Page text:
Retirement home residents wave and cheer as a drive-by parade moves through their parking lot amid the novel coronavirus pandemic. Many states have limited nursing home visitors, but advocates worry some rules may be too strict. Prentice C. James/Cal Sport Media via AP Images
The coronavirus death toll has been staggering at long-term care and senior housing facilities.
At least 37 people died when the virus spread at a Washington state long-term care facility for seniors. There have been dozens of cases and at least 18 deaths at one Maryland nursing home. And at least seven people died at a Vermont rehabilitation center, one of several such clusters in the state that forced officials to change their tactics.
“Initially we were being reactive,” said Vermont Deputy Health Commissioner Tracy Dolan. “So if there was a case, we would talk to the nursing home, possibly go in, and help them think through how to prevent outbreaks.”
Vermont public health officials soon began helping nursing homes to screen residents and staff, restrict visitors, isolate residents and create coronavirus-only units.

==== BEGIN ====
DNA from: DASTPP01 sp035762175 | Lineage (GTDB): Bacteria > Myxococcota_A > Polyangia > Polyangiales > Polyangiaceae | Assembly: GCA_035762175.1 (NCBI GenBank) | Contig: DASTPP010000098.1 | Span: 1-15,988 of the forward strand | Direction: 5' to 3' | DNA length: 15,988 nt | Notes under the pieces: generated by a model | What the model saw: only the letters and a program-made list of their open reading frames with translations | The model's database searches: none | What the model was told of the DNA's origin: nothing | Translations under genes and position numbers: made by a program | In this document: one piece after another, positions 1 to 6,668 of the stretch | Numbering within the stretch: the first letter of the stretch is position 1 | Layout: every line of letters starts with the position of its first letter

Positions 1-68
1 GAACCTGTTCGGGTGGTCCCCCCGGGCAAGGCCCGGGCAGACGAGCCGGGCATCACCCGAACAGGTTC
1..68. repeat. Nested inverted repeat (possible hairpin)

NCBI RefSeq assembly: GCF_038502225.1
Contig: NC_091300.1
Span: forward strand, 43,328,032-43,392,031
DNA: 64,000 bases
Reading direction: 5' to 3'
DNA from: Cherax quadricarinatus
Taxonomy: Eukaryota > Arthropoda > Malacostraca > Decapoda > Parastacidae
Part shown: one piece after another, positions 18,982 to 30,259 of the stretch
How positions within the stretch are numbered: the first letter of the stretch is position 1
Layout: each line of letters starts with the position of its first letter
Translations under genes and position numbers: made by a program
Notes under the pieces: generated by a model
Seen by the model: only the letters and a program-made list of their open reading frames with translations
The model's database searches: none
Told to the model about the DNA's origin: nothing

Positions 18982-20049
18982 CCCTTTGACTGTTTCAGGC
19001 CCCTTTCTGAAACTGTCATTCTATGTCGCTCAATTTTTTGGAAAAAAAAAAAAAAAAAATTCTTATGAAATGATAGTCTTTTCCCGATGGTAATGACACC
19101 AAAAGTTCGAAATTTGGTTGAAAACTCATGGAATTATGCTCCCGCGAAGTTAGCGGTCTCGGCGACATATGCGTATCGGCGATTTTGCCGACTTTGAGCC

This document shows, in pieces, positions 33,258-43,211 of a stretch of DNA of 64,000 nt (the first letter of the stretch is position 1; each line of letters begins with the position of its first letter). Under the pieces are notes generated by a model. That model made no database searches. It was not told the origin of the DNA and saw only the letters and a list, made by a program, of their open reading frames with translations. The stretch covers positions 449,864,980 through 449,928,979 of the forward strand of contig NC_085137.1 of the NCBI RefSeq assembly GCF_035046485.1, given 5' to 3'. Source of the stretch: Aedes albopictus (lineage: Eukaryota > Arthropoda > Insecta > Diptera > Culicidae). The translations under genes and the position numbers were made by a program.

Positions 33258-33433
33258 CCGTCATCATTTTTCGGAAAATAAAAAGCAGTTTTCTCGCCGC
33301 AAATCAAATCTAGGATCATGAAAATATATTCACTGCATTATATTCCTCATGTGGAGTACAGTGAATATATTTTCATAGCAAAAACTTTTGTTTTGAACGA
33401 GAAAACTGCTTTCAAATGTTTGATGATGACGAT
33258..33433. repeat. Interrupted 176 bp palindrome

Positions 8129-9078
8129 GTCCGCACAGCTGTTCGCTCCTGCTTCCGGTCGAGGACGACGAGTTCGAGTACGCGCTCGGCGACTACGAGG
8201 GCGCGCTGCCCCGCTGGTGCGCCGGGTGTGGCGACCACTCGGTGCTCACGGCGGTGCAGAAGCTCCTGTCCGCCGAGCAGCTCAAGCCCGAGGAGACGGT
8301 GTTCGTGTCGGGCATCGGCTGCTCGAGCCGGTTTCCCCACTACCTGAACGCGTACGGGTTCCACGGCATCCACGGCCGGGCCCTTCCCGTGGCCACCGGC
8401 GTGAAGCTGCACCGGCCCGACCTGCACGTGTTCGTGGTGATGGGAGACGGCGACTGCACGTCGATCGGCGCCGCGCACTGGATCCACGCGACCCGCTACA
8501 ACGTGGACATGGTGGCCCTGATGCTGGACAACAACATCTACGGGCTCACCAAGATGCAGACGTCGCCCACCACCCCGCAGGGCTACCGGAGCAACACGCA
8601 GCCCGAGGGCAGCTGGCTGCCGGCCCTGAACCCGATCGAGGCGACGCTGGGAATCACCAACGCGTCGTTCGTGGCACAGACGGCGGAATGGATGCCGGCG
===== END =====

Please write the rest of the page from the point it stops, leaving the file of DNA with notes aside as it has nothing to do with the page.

“Now we’ve got plans all over the state,” Dolan added. “If we have a facility at risk like that we’ll be ready.”
As states have stepped in, they’ve adopted different strategies on releasing the names of affected facilities, restricting visitors and forcing facilities to take infected patients. Advocates worry that some of these new policies are harming the very patients they are intended to protect.
For example, states such as Massachusetts and Texas are citing patient health and safety in their refusal to release the names of facilities with positive cases.
And some advocates argue that early federal guidance from the Centers for Medicare and Medicaid Services (CMS) prompted some assisted-living facilities to limit transparency and visitor access. On March 13, CMS directed nursing homes to restrict group activities as well as visitors and nonessential workers.
As the coronavirus crisis continues, it’s unclear how long policies intended to be temporary will stay in effect.
“What are we doing today that may be permanently abridging the rights of people in nursing home facilities?” said Elaine Ryan, AARP’s vice president of state advocacy and strategy integration.
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